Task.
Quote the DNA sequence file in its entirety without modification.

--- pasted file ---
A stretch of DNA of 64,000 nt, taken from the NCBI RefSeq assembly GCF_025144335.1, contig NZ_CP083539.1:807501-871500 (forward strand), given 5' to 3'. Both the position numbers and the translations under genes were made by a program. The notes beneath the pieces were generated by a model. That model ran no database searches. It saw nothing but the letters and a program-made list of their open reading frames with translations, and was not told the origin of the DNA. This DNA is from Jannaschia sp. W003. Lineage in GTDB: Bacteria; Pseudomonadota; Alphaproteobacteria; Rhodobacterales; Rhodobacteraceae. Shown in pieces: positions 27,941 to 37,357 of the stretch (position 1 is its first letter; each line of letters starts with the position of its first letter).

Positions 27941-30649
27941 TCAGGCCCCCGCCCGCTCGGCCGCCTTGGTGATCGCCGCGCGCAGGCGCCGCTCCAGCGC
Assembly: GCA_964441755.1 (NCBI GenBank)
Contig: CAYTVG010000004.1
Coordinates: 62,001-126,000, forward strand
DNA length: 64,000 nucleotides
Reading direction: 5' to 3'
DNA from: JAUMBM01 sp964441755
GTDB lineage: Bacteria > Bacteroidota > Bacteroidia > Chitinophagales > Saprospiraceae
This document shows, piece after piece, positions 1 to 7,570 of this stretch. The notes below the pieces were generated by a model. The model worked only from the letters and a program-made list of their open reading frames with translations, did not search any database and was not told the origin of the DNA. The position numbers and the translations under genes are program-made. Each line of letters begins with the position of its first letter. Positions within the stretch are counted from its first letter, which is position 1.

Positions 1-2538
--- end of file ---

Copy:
A stretch of DNA of 64,000 nt, taken from the NCBI RefSeq assembly GCF_025144335.1, contig NZ_CP083539.1:807501-871500 (forward strand), given 5' to 3'. Both the position numbers and the translations under genes were made by a program. The notes beneath the pieces were generated by a model. That model ran no database searches. It saw nothing but the letters and a program-made list of their open reading frames with translations, and was not told the origin of the DNA. This DNA is from Jannaschia sp. W003. Lineage in GTDB: Bacteria; Pseudomonadota; Alphaproteobacteria; Rhodobacterales; Rhodobacteraceae. Shown in pieces: positions 27,941 to 37,357 of the stretch (position 1 is its first letter; each line of letters starts with the position of its first letter).

Positions 27941-30649
27941 TCAGGCCCCCGCCCGCTCGGCCGCCTTGGTGATCGCCGCGCGCAGGCGCCGCTCCAGCGC
Assembly: GCA_964441755.1 (NCBI GenBank)
Contig: CAYTVG010000004.1
Coordinates: 62,001-126,000, forward strand
DNA length: 64,000 nucleotides
Reading direction: 5' to 3'
DNA from: JAUMBM01 sp964441755
GTDB lineage: Bacteria > Bacteroidota > Bacteroidia > Chitinophagales > Saprospiraceae
This document shows, piece after piece, positions 1 to 7,570 of this stretch. The notes below the pieces were generated by a model. The model worked only from the letters and a program-made list of their open reading frames with translations, did not search any database and was not told the origin of the DNA. The position numbers and the translations under genes are program-made. Each line of letters begins with the position of its first letter. Positions within the stretch are counted from its first letter, which is position 1.

Positions 1-2538